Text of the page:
As an essential amino acid, we need a dietary source of phenylalanine in order to meet our body’s requirements. And as a proteinogenic amino acid, it’s used for the construction of proteins!
Phenylalanine can be biologically converted into another amino acid, tyrosine, via the enzyme phenylalanine hydroxylase. Like phenylalanine, tyrosine is proteinogenic, but it also serves the very important role of being a precursor for three neurotransmitters. First, tyrosine is converted into L-DOPA (also called dihydroxyphenylalanine), which mediates neurotrophic factor release by the brain and central nervous system. From there, L-DOPA is further converted into the neurotransmitters dopamine, epinephrine (adrenaline), and norepinephrine (noradrenaline)—which are collectively known as the catecholamines. Dopamine plays a role in regulating pleasurable reward and motivation, as well as memory, attention, and body movements. Meanwhile, epinephrine and norepinephrine are involved in the body’s “fight or flight” (AKA acute stress) response, working together to elevate heart rate, blood sugar, focus, attention, and excitement.
Phenylalanine also serves as a precursor for phenethylamine, which acts as a central nervous system stimulant. It’s produced from phenylalanine by enzymatic decarboxylation, with the the enzyme aromatic L-amino acid decarboxylase. Phenethylamine regulates monoamine neurotransmission in the brain, and can also serve as a neurotransmitter itself.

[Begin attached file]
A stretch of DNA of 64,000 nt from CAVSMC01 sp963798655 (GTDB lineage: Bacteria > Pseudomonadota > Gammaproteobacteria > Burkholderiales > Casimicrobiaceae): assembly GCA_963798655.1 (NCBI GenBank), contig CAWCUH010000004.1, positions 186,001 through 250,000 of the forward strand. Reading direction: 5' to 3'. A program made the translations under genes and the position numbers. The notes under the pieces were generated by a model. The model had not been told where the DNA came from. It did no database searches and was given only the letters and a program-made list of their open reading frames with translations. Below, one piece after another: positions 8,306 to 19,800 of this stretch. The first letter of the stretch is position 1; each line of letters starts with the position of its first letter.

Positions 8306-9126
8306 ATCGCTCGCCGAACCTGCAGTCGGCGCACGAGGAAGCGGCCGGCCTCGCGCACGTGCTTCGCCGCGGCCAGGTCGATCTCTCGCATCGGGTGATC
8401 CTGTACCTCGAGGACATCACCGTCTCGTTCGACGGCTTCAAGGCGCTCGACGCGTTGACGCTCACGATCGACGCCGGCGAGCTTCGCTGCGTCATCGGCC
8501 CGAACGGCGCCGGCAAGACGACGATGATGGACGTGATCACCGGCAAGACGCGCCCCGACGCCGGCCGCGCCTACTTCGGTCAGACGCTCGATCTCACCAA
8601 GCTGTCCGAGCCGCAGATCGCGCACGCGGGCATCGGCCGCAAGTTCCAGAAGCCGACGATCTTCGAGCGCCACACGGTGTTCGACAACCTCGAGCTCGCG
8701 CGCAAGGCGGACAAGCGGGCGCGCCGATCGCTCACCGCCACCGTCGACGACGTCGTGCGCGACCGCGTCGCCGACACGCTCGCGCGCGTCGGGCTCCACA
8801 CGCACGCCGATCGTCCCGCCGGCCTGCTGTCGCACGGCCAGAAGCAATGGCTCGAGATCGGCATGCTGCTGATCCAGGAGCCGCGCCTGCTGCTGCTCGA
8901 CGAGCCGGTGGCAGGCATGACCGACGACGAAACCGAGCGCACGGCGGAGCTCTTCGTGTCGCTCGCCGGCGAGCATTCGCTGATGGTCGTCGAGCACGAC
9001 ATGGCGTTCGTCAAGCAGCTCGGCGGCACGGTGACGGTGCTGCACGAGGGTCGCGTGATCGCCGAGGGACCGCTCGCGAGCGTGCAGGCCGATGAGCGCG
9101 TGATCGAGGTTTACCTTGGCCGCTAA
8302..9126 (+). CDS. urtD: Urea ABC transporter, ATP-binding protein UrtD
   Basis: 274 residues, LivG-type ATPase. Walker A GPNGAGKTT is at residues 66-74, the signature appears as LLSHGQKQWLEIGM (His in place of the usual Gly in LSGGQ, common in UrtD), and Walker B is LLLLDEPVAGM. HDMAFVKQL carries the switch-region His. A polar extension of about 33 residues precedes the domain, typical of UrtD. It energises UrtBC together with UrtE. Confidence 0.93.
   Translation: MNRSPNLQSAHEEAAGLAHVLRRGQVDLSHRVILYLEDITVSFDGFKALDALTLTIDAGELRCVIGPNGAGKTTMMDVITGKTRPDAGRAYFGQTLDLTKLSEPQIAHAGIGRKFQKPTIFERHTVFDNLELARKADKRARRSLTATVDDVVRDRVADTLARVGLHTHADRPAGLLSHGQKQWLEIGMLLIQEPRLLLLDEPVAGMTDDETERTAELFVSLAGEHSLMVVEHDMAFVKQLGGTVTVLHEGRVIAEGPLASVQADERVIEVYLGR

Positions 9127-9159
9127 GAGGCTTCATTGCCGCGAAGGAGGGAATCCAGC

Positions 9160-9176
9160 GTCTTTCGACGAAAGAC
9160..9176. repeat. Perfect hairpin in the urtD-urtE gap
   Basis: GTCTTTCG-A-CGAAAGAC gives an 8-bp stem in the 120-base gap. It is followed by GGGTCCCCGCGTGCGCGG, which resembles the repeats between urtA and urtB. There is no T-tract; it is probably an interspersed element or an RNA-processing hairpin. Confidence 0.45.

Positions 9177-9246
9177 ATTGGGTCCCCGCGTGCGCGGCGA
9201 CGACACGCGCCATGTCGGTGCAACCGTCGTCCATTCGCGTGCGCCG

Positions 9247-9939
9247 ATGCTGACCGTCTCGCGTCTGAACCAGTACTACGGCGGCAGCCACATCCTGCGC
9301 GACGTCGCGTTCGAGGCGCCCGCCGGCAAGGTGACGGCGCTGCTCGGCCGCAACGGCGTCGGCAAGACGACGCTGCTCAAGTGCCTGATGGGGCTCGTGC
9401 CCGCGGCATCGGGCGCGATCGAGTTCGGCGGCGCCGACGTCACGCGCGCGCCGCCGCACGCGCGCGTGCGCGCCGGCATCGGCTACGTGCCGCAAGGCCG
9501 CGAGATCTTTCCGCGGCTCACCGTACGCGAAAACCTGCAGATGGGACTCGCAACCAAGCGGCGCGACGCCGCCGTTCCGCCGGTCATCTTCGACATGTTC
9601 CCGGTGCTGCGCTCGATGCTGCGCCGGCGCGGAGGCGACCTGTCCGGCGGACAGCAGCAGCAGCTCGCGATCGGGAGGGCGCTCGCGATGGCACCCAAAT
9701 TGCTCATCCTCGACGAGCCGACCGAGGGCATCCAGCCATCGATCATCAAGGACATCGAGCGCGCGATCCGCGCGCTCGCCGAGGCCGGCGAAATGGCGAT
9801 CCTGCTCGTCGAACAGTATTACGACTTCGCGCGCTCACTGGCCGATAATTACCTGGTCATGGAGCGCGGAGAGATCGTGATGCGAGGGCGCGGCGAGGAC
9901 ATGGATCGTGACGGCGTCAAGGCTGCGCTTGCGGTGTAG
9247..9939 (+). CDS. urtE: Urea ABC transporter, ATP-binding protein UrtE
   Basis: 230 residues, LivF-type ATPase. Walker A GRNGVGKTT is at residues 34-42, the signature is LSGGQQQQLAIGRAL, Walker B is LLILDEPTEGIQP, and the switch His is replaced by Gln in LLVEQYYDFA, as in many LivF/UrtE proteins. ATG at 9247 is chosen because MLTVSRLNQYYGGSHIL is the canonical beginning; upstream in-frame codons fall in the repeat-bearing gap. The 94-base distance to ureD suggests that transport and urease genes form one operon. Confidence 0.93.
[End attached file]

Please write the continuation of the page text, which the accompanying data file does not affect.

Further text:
Phenylalanine can have important drug interactions to be aware of. For example, in people taking antipsychotic medications, phenylalanine supplements can cause a movement disorder called tardive dyskinesia. Likewise, phenylalanine can interact with some antidepressants (particularly monoamine oxidase inhibitors, or MAOIs) and cause insomnia, hypomania, elevated blood pressure, and constipation. Phenylalanine can also potentiate the effects of sedatives, and reduce the effectiveness of drugs for high blood pressure.
Want to Know ALL the Easy Steps to Nutrivore?
Get it Directly in Your Inbox!
The Nutrivore Newsletter is a weekly email that delivers bite-size fun facts, practical tips, recipes and resources. Sign up now and get 5 free guides directly to your inbox:
- Easy Steps to Nutrivore 4-page guide
- Nutrivore Foundational Foods 6-page guide
- Nutrivore Score Guide to Food Groups 3-page guide
- Nutrivore Meal Map
- Top 100 Nutrivore Score Foods
Phenylalanine in Health and Disease